Replacing one blue box with a red box causes the difference between the total number of strawberries and blueberries to increase by 95 => If there are x blueberries in a box, then we have taken away x blueberries, and replaced them by x+25 strawberries (using the statement above). By doing this, we have caused the difference between the remaining blueberries and strawberries to increase by x (blueberries removed) + x+25 (strawberries added) => x + x + 25 = 95 => x = 35 or choice A
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Re: Danny has boxes colored either red or blue. In each blue box [#permalink]

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01 Jun 2012, 02:10

GyanOne wrote:

Let b be the number of blue boxes and r the number of red boxes. Let x be the number of blueberries and y the number of strawberries in each blue and red box respectively.

If Danny disposed of one blue box for one additional red box, the total number of berries (of both kinds) would increase by 25 => (b-1)x + (r+1)y = bx + ry + 25 => y - x = 25 [Eqn 1]

If Danny disposed of one blue box for one additional red box, the difference between the total number of strawberries and the total number of blueberries would increase by 95 => (r+1)y - (b-1)x = ry - bx + 95 => y + x = 95 [Eqn 2]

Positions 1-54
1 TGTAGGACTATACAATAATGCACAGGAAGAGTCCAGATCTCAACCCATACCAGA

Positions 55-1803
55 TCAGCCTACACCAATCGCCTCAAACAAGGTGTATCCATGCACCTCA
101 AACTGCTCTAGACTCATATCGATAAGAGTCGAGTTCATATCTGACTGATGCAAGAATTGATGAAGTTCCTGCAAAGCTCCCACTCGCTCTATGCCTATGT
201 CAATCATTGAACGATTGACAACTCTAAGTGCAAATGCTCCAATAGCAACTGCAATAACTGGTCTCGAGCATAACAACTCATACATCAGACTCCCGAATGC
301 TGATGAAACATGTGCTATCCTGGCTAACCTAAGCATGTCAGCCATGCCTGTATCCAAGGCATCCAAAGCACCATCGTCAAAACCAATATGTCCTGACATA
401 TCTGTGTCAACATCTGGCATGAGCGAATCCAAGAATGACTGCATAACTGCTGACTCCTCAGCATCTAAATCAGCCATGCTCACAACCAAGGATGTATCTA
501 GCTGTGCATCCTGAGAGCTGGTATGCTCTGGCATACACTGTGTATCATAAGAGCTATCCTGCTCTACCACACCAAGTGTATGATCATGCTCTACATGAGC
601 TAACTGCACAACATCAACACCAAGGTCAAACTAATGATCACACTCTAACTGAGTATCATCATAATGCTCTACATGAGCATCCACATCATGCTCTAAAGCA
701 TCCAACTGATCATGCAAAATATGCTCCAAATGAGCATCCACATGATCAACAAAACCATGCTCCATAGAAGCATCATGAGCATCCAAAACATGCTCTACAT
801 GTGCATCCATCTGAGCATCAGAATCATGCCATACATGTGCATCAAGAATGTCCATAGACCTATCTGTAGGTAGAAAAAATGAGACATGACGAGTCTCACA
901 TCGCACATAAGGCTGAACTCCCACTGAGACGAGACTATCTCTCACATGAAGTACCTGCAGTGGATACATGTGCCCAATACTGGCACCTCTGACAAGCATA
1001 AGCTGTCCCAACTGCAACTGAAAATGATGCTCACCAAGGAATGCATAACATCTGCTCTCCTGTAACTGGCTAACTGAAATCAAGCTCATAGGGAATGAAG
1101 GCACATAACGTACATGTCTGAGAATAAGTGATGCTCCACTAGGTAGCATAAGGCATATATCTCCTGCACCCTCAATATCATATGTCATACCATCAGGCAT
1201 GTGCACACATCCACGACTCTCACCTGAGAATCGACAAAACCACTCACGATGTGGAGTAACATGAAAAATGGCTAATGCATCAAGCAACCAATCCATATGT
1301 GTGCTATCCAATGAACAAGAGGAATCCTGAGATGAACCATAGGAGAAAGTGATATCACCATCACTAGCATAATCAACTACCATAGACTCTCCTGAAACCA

Re: Danny has boxes colored either red or blue. In each blue box [#permalink]

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02 Oct 2012, 07:25

GyanOne wrote:

Here is another way to solve this question: Replacing one blue box with a red box causes an increase of 25 berries overall => There are 25 more strawberries in a red box than blueberries in a blue box

Replacing one blue box with a red box causes the difference between the total number of strawberries and blueberries to increase by 95 => If there are x blueberries in a box, then we have taken away x blueberries, and replaced them by x+25 strawberries (using the statement above). By doing this, we have caused the difference between the remaining blueberries and strawberries to increase by x (blueberries removed) + x+25 (strawberries added) => x + x + 25 = 95 => x = 35 or choice A